Managing Your Anxieties and PTSD

Guest post by Stan Popovich

Dealing with¬†anxiety and post traumatic stress disorder (PTSD) can be very very difficult.¬†My¬†symptoms of anxiety included getting a lot of fearful thoughts, fear of failure, and fear of not making it in general.¬†¬†I wrote my book¬†”A Layman’s Guide to Managing Fear Using Psychology, Christianity and Non Resistant Methods”¬†because¬†I wanted to keep track of what techniques worked and which ones didn’t work in a small book where I could review them whenever I needed to.¬†Since implementing these techniques my experience of anxiety has changed. My anxiety levels have decreased and when I get new fears they are not as strong since I know how to deal with these fears. ¬†Here is a brief list of techniques that a person can use to help manage their every day stress, anxieties, and¬†PTSD.

When facing a current or upcoming task that overwhelms you with a lot of anxiety, the first thing you can do is to divide the task into a series of smaller steps. Completing these smaller tasks one at a time will make the stress more manageable and increase your chances of success.

Sometimes we get stressed out when everything happens all at once. When this happens, a person should take a deep breath and try to find something to do for a few minutes to get their mind off of the problem.  A person could get some fresh air, listen to some music, or do an activity that will give them a fresh perspective on things.

A person should visualize a red stop sign in their mind when they encounter a fear provoking thought. When the negative thought comes, the red stop sign serves as a reminder to stop focusing on that thought and to think of something else. A person can then try to think of something positive to replace the negative thought.

Another technique that is very helpful is to have a small notebook of positive statements that make you feel good. Whenever you come across an affirmation that makes you feel good, write it down in a small notebook that you can carry around with you in your pocket. Whenever you feel depressed or frustrated, open up your small notebook and read those statements. This will help to manage your negative thinking.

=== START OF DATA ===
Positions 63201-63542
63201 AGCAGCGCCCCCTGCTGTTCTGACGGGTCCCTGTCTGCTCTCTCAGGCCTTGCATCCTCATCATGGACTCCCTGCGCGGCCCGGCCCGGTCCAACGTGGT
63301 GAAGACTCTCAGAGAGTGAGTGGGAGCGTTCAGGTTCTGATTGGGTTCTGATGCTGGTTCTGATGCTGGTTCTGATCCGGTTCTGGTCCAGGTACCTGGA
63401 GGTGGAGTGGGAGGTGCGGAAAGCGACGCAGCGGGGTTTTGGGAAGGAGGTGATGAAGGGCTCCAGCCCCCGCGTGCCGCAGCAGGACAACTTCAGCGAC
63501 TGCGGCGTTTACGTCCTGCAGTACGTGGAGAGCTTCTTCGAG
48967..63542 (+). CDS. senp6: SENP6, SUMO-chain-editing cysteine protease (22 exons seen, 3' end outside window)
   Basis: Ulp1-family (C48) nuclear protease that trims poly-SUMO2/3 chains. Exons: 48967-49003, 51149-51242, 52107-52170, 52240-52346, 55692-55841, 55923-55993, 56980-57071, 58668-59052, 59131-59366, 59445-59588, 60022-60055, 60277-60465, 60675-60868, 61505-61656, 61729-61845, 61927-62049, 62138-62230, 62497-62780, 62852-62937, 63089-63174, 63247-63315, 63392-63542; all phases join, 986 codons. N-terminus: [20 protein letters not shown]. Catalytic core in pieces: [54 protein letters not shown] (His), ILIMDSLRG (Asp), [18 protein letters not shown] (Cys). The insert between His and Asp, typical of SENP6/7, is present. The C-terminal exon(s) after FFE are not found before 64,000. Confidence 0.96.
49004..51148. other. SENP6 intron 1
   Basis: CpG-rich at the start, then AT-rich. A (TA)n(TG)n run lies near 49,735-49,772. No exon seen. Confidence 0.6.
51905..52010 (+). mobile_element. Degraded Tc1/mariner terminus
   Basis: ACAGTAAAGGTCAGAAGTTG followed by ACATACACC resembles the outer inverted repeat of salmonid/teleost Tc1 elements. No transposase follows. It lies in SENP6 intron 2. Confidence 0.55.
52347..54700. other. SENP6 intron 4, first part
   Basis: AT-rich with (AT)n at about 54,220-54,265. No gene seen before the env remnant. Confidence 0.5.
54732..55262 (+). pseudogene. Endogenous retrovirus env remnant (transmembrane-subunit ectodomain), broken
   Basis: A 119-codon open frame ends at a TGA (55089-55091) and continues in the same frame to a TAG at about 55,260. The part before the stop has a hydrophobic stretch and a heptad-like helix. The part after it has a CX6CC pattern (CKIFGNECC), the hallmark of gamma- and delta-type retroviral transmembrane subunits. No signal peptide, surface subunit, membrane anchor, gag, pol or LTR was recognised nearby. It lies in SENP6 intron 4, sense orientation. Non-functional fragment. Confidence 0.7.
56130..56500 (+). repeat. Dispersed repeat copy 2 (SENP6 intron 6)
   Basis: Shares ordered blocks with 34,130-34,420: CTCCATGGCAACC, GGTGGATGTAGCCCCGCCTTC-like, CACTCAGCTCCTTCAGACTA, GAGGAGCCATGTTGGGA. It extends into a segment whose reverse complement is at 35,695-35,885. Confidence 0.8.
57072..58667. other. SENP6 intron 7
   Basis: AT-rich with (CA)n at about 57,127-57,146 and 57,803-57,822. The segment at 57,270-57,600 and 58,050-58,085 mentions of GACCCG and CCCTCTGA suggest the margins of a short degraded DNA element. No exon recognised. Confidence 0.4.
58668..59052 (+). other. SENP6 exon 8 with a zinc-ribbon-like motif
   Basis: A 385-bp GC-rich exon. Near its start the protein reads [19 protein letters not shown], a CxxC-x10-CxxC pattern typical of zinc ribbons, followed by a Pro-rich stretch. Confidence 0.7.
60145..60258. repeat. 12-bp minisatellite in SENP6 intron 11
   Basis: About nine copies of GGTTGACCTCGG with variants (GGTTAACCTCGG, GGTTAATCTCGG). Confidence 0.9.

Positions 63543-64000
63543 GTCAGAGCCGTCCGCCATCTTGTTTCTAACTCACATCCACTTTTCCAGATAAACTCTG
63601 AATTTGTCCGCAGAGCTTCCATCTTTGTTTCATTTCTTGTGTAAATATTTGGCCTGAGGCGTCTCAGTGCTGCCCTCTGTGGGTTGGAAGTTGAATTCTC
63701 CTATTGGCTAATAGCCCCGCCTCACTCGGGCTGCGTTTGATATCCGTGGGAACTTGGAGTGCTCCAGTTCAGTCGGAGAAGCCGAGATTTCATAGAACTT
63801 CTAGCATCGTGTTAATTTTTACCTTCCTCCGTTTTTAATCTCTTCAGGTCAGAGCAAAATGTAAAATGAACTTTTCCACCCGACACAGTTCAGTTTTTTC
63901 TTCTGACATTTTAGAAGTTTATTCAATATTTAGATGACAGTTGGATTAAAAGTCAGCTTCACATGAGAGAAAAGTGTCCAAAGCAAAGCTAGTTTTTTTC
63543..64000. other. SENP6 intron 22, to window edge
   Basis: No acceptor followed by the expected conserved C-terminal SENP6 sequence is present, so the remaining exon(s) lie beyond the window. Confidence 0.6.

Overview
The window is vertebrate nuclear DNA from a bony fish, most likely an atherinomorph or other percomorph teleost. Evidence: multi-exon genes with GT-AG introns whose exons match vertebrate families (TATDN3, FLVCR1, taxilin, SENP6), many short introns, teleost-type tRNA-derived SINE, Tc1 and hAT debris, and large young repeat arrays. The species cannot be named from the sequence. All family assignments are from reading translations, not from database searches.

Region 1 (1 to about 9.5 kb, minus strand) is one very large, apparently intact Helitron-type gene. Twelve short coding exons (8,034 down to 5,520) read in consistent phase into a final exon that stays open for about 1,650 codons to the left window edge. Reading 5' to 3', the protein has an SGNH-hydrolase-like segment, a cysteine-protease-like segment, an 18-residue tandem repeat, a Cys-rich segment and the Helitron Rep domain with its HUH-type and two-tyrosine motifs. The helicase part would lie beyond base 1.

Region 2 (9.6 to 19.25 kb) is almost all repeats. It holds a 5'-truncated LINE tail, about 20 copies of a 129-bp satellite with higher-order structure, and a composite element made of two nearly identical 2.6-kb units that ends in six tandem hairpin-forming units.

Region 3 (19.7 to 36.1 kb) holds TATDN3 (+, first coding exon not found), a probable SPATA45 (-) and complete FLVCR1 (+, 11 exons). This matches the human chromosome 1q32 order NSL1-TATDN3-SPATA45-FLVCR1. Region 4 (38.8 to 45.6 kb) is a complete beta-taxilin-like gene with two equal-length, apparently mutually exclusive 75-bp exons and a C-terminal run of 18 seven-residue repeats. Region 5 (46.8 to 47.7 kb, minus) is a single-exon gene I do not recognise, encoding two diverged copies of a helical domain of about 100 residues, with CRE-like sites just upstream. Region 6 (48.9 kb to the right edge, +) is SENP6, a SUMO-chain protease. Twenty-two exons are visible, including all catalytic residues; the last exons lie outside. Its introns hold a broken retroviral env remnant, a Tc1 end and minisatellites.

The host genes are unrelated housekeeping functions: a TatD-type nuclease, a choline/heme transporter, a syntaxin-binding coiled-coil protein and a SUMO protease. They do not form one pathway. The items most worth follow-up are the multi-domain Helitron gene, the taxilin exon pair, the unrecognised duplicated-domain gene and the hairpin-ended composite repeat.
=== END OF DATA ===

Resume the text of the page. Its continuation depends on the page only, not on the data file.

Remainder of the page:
Learn to take it one day at a time. Instead of worrying about how you will get through the rest of the week, try to focus on today. Each day can provide us with different opportunities to learn new things and that includes learning how to deal with your problems. You never know when the answers you are looking for will come to your doorstep. We may be ninety-nine percent correct in predicting the future, but all it takes is for that one percent to make a world of difference.

Take advantage of the help that is available around you. If possible, talk to a professional who can help you manage your depression and anxieties. They will be able to provide you with additional advice and insight on how to deal with your current problem.  By talking to a professional, a person will be helping themself in the long run because they will become better able to deal with their problems in the future.  Remember that it never hurts to ask for help.

Dealing with your anxieties and PTSD is not easy.  Remember that all you can do is to do your best each day, hope for the best, and take things in stride. Patience, persistence, education, and being committed in trying to solve your problem will go along way in fixing your problems.

Stan Popovich is the author of “A Layman’s Guide to Managing Fear Using Psychology, Christianity and Non Resistant Methods” – an easy to read book that presents a general overview of techniques that are effective in managing persistent fears and anxieties. For additional information go to:¬†http://www.managingfear.com/

Photo acknowledgement

The ideas contained in this post solely represent the perspective of the author. To contribute to ‚ÄėSurvivors Speak‚Äô¬†contact Michele.

 

 

 
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